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From the 1st Edition Monster Manual:

...and when a living creature passes beneath their position above they will drop upon it in order to kill and devour it.

After they drop, can they attack again, or do they just lie there waiting to get skewered? And how do they get up on the ceiling anyway? The picture in MMI doesn't show any little legs, or a mouth for that matter either.

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3 Answers 3

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In order to attack again a piercer must climb back up the wall and across the ceiling until they're above their target. They're slow—1" movement rating translates to 10 feet per round inside—so unless the PCs are distracted by something else (tip: distract them by something else) the piercer is going to be at their mercy.

In practice this won't be an issue. Piercers are dumb as the rocks they imitate, so they're not terribly selective in their targets. They're much more suited to skewering the occasional passing animal than a chain-wearing fighter. The way piercer encounters usually go is a single set of piercer attacks during a surprise round, after which the players get the satisfaction of revenge for the insult. However, you'll have the satisfaction of seeing the players be cautious about caves from then on.

Later editions show two ways of conceiving of the piercer anatomy. Considering even the publisher didn't know how to make sense of them, you can be confident that you can just make up something that makes sense for your world and it won't be any less bizarre. AD&D 2nd edition had a little face and toothy mouths on their side (with even a hint if tiny hands in the art?!), like some kind of cone-headed muppet that was just all cone-head. 3rd edition had their mouths on the bottom, much more like a mollusc, which suits me better personally. I picture them either with little crabby legs under the edge of the stalactite shell, or they crawl along like a snail. Usually the PCs are too busy exacting retributive justice to care about their locomotion, though.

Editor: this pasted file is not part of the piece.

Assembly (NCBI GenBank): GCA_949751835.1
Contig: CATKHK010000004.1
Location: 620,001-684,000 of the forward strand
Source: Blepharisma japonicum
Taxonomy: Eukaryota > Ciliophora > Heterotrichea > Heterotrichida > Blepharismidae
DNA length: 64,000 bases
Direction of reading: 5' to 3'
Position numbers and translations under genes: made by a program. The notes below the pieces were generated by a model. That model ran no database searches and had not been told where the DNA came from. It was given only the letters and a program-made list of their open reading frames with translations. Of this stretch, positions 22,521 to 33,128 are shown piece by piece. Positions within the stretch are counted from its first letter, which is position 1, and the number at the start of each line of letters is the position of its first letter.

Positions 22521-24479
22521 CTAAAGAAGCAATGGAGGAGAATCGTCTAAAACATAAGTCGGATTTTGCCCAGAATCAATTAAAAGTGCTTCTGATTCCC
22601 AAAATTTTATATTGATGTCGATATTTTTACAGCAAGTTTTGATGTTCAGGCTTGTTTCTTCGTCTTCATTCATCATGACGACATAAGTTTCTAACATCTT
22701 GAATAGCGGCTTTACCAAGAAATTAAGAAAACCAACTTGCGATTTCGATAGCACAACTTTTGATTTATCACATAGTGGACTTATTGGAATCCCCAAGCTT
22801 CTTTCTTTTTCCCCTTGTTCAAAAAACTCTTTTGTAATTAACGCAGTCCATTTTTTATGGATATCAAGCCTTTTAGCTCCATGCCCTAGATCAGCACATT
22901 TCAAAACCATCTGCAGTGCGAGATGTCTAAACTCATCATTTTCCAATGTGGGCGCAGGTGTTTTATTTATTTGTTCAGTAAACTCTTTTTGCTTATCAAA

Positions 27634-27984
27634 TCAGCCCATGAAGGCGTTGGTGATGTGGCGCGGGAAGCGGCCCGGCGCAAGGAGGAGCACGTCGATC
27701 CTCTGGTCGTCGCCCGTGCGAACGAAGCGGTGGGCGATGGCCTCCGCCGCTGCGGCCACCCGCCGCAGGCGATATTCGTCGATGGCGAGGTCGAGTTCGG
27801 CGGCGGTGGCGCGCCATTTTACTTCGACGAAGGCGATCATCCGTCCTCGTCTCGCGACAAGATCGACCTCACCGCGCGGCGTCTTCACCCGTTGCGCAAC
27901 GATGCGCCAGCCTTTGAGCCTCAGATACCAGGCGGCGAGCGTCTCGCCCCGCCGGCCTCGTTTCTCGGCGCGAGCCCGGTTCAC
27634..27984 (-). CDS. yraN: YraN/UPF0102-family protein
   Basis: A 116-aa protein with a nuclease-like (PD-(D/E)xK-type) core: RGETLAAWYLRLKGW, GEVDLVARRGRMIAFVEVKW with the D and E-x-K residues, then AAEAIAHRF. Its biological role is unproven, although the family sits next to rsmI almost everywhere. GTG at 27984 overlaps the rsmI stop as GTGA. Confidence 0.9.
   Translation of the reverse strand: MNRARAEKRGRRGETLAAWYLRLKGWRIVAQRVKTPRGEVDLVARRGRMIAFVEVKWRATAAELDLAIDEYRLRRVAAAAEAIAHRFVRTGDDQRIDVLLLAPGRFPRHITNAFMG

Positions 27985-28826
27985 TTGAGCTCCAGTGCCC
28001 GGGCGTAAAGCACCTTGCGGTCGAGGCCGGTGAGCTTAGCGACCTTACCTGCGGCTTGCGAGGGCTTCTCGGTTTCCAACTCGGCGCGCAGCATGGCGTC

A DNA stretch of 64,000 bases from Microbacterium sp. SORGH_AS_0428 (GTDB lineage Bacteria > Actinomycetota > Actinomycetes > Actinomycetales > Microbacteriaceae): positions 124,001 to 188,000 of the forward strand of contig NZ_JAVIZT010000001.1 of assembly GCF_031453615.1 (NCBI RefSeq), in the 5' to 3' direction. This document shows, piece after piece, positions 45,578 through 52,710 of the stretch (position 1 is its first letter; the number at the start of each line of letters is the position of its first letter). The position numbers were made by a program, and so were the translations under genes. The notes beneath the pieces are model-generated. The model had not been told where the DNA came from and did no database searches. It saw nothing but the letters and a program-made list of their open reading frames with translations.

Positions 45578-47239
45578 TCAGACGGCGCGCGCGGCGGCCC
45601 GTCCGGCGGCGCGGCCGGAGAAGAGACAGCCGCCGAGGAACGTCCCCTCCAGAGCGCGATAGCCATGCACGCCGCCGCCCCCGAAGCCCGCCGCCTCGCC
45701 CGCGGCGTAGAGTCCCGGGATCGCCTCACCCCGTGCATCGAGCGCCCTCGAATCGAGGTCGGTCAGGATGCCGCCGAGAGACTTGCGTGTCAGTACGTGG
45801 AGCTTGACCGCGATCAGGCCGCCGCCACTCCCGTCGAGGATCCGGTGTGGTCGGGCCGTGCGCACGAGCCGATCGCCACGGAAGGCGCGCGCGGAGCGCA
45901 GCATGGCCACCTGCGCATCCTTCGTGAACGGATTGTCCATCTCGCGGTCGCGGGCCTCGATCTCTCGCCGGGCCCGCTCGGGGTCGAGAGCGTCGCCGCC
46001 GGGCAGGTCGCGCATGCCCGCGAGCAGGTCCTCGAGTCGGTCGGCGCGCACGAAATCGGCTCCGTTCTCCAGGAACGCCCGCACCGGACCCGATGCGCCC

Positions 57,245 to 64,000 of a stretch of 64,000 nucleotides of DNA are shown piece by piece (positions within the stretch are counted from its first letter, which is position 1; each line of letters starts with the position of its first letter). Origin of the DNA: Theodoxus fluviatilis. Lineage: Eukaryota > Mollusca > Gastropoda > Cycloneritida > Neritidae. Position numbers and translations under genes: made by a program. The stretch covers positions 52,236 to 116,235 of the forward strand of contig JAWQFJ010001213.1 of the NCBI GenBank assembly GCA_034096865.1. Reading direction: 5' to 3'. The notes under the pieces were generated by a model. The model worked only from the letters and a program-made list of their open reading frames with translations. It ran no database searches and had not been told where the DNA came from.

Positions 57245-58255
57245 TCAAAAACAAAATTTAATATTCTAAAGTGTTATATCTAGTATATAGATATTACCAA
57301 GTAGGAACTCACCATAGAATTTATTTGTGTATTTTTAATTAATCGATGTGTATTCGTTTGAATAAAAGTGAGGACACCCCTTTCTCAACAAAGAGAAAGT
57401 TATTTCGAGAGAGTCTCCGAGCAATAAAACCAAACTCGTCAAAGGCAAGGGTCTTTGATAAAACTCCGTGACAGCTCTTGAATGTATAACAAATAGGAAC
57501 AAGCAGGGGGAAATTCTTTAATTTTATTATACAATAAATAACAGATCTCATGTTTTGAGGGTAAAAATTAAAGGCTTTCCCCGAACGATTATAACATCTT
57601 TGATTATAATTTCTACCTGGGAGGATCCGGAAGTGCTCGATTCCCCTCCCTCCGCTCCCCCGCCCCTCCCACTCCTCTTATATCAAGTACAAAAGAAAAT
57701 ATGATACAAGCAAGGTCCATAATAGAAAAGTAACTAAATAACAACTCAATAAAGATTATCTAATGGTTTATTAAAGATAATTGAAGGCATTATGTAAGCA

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They don't have an attack other than the "drop on someone" attack, but they do have a move of 1" which is how they get back up, so they must be able to snail-crawl or whatnot. There's an Ecology of the Piercer article in Dragon#72 that goes into the whys and wherefores. Actually, the article seems to be online here but I'm not sure whether that's legally posted or not... Anyway, the short form is "it's a big ass mollusk that moves around like a snail or whatever."

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That's a copy of the Dragon Magazine Archive cdrom collection released a dozen years ago or so. Most definitely not legal. –  Pat Ludwig Jan 9 '11 at 2:37

Both of the other answers given here cite 2nd edition AD&D, but your question is tagged 1e.

The 1e Monster Manual describes a class of monsters that are merely traps, conceived for Original D&D or within two years of its debut. These trap-beings include the ear seeker, lurker above, mimic, piercer, rot grub, shrieker, and trapper. As the game was originally conceived and played, none of these was a viable creature in an environment; each provided a surprise encounter, which was then swiftly left behind... 'one-liners', if you will. In the 1e mind-set, nobody worried about their heritage, habits, or any other details -- nor should you, if you play 1e.

Certain aquatic listings -- strangle weed, eye (floating), and water weird -- are arguably in the same class. The "goop group" (gelatinous cube, gray ooze, green slime, ochre jelly) could be treated similarly, but are generally more substantial.

As soon as you start asking why & how regarding these 'one-liners' (c.f. the "Ecology of..." magazine articles), you're moving into the 2e mind-set. :)

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+1. I like the "Ecology of…" articles, yet I appreciate the prior styles of play too, even if they can't be reconciled. :) –  SevenSidedDie May 9 '12 at 6:57

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